Norwegian author Linn Ullmann, who grew up with film thanks to famous parents in the business, told reporters this week she was “honored” to be part of the jury at the Cannes Film Festival that will choose the prestigious Palme d’Or prize.
“I’m honored to be here and am a great admirer of all the others on the jury,” she said. The jury is headed by actor, director and producer Robert de Niro and also includes actress Uma Thurman of the US, actress and producer Martina Gusman of Argentina, producer Nansun Shi of China, director Olivier Assayas of France, actor Jude Law of the UK, director Mahamat Saleh Haroun of Chad and director Johnnie To of Hong Kong.
Ullmann, age 44, is the daughter of Norwegian actress and director Liv Ullmann and the late film Swedish director Ingmar Bergman. She credited her father for her immersion in film as a child.
In Norway, she claimed, everyone goes skiing with their fathers but her father never took her out on the trails. Instead, she said, he took her into his little cinema and showed her two films every day during the summers she spent with him. That started when she was a young girl and continued until just before he died.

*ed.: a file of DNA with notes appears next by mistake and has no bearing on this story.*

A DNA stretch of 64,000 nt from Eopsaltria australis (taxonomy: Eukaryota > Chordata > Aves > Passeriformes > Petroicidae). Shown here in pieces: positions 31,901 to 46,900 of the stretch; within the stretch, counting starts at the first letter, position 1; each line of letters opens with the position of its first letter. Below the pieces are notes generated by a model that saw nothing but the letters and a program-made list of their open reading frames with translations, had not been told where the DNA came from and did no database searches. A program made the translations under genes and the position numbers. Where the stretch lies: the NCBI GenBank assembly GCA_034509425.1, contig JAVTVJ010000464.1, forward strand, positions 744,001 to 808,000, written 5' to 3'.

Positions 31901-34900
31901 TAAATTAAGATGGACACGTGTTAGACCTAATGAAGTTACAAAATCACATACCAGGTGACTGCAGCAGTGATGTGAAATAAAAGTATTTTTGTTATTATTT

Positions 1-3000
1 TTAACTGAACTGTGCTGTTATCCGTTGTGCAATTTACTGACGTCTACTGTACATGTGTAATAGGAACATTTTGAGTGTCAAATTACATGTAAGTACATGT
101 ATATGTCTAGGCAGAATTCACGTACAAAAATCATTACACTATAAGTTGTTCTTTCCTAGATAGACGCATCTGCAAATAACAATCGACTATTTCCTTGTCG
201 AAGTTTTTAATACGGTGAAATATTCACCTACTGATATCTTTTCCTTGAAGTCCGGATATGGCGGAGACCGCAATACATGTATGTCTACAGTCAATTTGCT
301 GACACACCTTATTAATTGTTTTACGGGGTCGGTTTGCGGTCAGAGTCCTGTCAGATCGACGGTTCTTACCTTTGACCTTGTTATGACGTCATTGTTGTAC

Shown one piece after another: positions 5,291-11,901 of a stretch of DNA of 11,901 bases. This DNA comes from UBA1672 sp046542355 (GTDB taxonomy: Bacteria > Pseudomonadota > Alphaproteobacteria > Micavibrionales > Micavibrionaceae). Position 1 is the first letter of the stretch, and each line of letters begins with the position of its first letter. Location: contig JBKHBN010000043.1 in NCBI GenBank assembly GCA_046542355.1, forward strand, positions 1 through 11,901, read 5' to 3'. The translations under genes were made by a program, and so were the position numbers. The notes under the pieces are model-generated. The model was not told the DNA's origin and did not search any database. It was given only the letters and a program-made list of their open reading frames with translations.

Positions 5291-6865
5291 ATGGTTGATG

“He’d always turn to me and say, ‘this is your education,'” she told reporters in Cannes.
It’s won her a place on the Cannes jury. She said that by the time the festival concludes on May 22, everyone attending will a little different, hopefully also wiser, after seeing 20 films. She called film “a wonderful combination” of light, cinematography, direction and language that engages all the senses and intellect.
It’s as an author that Ullmann, though, has made a name for herself. She was born in Oslo but spent much of her youth in New York and graduated from New York University. Her first novel, Before you sleep, won critical acclaim when it was published in 1998 and she’s written three since: Stella Descending, Grace and A Blessed Child, which was short-listed for Norway’s Brage literature prize. Ullmann also has worked as a columnist for Norwegian newspaper Aftenposten and as a literary critic. She was instrumental in turning her father’s former home on the Swedish island of Fårö into an international artist residency foundation.
Two Norwegian directors, meanwhile, won spots for their films at the Cannes festival this year: Joachim Trier for his film Oslo, August 31st, in the Un Certain Regard category, and Lisa Marie Gamlem for her short film Kjøttsår (Cold). The festival runs until May 22.